Evidence, not public opinion, decides the fate of judicial cases, the prosecutor in charge of investigations into alleged irregularities in the use of the president's special state affairs fund said yesterday.
Prosecutor Eric Chen (
Shih said earlier this week that if the prosecution concludes its investigation into the state affairs fund case without charging any first family members, he will lead protesters to "besiege the prosecution authorities."
Noting that evidence is the most important thing in judicial proceedings, Eric Chen said no street demonstration or social movement would affect the pace of his investigations and his judgment would be based on the arguments of all those involved and all the evidence collected.
At the conclusion of the probe, Eric Chen said he would make known the truth of the case. Anyone found guilty of irregularities, regardless of his or her position and status, will be dealt with in accordance with the law. If nobody is found guilty, Eric Chen said, no charges will be leveled and the case will be closed.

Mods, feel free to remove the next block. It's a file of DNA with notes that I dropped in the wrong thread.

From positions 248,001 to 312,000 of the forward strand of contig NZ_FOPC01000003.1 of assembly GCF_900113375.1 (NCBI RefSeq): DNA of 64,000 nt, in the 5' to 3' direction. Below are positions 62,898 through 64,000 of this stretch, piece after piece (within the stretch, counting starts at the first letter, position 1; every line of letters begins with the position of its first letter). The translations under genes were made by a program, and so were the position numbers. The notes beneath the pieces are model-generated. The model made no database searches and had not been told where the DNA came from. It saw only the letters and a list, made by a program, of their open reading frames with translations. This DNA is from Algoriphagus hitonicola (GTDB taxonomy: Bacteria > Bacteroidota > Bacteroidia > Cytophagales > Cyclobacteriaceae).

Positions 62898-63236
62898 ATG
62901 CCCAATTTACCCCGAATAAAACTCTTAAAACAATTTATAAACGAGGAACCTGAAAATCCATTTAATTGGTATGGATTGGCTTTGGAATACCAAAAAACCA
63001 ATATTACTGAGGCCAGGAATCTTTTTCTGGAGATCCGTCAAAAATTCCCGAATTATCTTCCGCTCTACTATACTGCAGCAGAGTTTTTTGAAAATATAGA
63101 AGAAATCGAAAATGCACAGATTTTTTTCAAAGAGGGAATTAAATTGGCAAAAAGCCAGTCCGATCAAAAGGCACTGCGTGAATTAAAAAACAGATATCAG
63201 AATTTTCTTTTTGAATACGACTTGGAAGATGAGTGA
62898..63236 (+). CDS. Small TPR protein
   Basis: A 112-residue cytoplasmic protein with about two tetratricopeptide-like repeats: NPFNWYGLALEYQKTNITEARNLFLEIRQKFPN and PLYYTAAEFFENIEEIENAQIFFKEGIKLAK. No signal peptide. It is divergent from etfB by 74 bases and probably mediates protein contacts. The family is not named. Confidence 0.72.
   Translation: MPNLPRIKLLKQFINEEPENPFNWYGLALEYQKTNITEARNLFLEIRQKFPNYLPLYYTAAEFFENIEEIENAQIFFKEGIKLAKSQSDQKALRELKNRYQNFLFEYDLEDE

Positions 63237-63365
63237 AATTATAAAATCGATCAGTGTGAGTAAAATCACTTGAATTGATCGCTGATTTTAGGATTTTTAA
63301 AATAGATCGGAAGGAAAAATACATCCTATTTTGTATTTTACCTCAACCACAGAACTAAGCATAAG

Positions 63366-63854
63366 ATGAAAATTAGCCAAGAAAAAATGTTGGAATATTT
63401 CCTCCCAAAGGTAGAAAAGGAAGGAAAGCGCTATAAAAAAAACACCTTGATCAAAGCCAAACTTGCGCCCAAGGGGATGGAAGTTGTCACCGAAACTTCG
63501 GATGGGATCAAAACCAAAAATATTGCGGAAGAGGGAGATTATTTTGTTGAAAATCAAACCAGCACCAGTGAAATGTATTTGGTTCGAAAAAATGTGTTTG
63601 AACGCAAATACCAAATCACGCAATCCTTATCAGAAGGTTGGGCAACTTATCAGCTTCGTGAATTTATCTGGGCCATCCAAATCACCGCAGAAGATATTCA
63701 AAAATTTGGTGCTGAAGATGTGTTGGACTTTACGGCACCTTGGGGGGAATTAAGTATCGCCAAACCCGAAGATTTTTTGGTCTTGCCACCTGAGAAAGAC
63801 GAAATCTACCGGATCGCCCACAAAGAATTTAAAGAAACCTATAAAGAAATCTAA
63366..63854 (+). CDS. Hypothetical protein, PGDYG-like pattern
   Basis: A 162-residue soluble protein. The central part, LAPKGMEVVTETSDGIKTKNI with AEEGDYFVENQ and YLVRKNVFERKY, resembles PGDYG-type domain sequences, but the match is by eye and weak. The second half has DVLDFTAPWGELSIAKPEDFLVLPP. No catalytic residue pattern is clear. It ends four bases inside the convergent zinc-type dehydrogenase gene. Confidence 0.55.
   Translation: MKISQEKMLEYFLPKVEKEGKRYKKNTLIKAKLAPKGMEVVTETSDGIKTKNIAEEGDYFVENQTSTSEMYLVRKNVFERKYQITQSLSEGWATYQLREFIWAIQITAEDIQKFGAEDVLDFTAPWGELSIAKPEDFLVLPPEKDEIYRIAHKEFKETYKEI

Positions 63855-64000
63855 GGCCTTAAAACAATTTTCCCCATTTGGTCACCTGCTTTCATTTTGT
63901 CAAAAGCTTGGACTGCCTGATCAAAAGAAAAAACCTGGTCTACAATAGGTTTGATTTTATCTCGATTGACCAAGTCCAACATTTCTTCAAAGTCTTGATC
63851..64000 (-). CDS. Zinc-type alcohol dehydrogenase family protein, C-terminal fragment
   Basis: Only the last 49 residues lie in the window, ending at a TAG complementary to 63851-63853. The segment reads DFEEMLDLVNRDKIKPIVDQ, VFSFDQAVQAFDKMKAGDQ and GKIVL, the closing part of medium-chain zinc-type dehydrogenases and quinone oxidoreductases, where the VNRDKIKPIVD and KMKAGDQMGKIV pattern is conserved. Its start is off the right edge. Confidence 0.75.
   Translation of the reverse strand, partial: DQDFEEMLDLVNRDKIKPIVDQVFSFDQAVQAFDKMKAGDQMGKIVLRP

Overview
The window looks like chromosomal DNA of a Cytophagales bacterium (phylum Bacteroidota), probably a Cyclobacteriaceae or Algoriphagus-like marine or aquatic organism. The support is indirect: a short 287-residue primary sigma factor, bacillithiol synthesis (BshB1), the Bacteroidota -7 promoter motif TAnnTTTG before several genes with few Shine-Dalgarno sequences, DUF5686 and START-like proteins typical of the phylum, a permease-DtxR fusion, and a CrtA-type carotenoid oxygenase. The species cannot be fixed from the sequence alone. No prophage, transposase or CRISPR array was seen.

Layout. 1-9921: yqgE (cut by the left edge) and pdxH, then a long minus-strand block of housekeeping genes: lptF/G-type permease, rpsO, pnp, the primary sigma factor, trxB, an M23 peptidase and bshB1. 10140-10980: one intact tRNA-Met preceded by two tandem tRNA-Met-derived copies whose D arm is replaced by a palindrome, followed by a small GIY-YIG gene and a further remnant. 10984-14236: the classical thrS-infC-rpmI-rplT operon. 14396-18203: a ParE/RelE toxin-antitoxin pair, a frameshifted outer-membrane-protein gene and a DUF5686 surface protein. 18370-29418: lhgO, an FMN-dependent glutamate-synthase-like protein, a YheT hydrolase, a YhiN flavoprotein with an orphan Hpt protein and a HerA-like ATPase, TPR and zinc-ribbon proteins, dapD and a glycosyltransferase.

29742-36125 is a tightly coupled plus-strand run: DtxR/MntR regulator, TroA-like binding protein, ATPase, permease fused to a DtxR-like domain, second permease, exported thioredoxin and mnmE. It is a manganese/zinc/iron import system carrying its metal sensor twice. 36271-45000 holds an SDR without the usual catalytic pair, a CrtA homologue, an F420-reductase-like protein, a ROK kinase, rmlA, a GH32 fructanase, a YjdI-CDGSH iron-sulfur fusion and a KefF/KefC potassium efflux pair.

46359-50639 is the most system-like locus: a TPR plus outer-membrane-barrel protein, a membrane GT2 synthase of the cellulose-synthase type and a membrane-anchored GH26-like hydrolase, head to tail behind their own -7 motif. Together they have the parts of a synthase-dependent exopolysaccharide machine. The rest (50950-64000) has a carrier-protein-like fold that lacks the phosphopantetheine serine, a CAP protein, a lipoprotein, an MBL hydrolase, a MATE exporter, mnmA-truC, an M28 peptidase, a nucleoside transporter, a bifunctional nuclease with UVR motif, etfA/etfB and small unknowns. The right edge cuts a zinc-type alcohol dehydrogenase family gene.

Stressing that judicial probes are intrinsically different from political matters, he said that he is worried about the possibility of failing to collect sufficient evidence, not pressure from the president's opponents or the "anti-corruption" protesters.
So far, Eric Chen said he has found evidence that is both favorable and unfavorable to the accused.
"As the investigations are still ongoing, I have yet to reach any definitive conclusion," he said.